I read through the reports – the ones they gave me, anyway – from 1958 to 1980, and you can see him slipping into the bottomless pit, the filth, the way he initially puts up a fight, sabotaging, then he tries keeping only to form, at which he often succeeds, though not always. If I didn’t mind the risk of being misunderstood, I’d say that I’ve read lots of reports, I saw German Stasi reports, and my father’s is that of an amateur, meaning that he was not spiteful just to be spiteful. But it makes almost no difference. It would be a mistake to use it as an excuse. Not that I want to make excuses. I know many wonderful things and many ugly things about my father….
My father now appears to me like the world: it’s a pretty bad place, but it is very good, it is magical to be alive.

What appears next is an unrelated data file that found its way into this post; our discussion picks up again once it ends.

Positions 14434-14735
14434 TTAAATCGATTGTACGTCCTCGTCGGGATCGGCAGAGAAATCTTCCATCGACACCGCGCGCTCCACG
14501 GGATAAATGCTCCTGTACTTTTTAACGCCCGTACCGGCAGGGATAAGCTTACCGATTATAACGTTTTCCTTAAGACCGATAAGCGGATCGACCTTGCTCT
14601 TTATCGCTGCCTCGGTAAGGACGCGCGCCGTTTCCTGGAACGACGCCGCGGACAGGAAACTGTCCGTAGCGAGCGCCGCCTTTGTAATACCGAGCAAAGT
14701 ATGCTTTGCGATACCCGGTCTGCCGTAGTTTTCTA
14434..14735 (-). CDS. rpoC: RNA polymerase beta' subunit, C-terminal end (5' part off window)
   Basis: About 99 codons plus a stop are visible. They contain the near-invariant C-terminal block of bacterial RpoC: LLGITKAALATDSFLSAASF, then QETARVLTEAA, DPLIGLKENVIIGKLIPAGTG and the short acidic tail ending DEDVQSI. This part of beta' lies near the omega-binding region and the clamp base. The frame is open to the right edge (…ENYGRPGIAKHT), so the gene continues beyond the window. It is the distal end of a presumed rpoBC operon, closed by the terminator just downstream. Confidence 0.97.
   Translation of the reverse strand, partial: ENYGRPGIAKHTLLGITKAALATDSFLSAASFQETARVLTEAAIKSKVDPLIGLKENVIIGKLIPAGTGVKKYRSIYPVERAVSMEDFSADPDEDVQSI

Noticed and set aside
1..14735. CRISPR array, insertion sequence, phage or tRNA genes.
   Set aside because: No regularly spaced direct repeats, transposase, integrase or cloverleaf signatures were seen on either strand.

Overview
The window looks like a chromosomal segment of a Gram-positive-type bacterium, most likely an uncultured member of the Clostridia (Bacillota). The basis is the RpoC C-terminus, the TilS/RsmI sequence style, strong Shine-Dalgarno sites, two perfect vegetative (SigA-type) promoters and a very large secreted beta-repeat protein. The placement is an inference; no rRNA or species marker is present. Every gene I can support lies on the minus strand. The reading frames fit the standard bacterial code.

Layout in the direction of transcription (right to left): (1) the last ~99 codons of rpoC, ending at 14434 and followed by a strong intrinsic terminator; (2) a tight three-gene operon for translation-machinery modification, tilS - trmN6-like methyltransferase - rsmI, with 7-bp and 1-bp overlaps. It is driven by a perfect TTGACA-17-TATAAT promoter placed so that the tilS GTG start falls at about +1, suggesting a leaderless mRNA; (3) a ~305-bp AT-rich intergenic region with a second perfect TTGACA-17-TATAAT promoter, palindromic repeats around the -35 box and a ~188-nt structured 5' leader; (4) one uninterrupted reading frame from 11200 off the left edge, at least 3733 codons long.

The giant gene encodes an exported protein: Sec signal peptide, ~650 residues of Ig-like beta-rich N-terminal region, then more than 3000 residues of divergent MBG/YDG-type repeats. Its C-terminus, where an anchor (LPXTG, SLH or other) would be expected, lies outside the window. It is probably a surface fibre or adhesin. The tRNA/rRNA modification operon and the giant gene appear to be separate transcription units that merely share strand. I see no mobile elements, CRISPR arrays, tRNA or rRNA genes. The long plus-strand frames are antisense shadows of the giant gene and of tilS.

TM: Your most recently translated book, Not Art, concerns “my mother,” who was not an incidental figure in your previous work. Are the challenges of writing about a mother distinct from those of writing about a father, or are they more or less the same?
PE: To me, everything is merely (“merely!”) a linguistic problem. I can mobilize lots of emotion with the words “father” and “mother.” But my approach is not psychological in nature, and so I see no difference. Or else I deny it, even to myself!
TM: Broadly, it seems, your writing has traced a trajectory from romantic love to filial love…
PE: Not so much with Revised Edition as with Celestial Harmonies, something came to an end, I finished writing something to the end, I walked all through the garden. I must now put the camera someplace else…. For instance, if I write about the family, I will not be looking and writing from the inside, because I’ve already provided the inside view. For me, Not Art already indicates a slight shift, there’s a father and a mother, but their fictional nature has gained weight. It’s my autobiography that I consider fiction. On the other hand, all this is just intellectual sleight-of-hand; practice paves the way. (The way that does not exist, and which comes into being because I walk towards it.)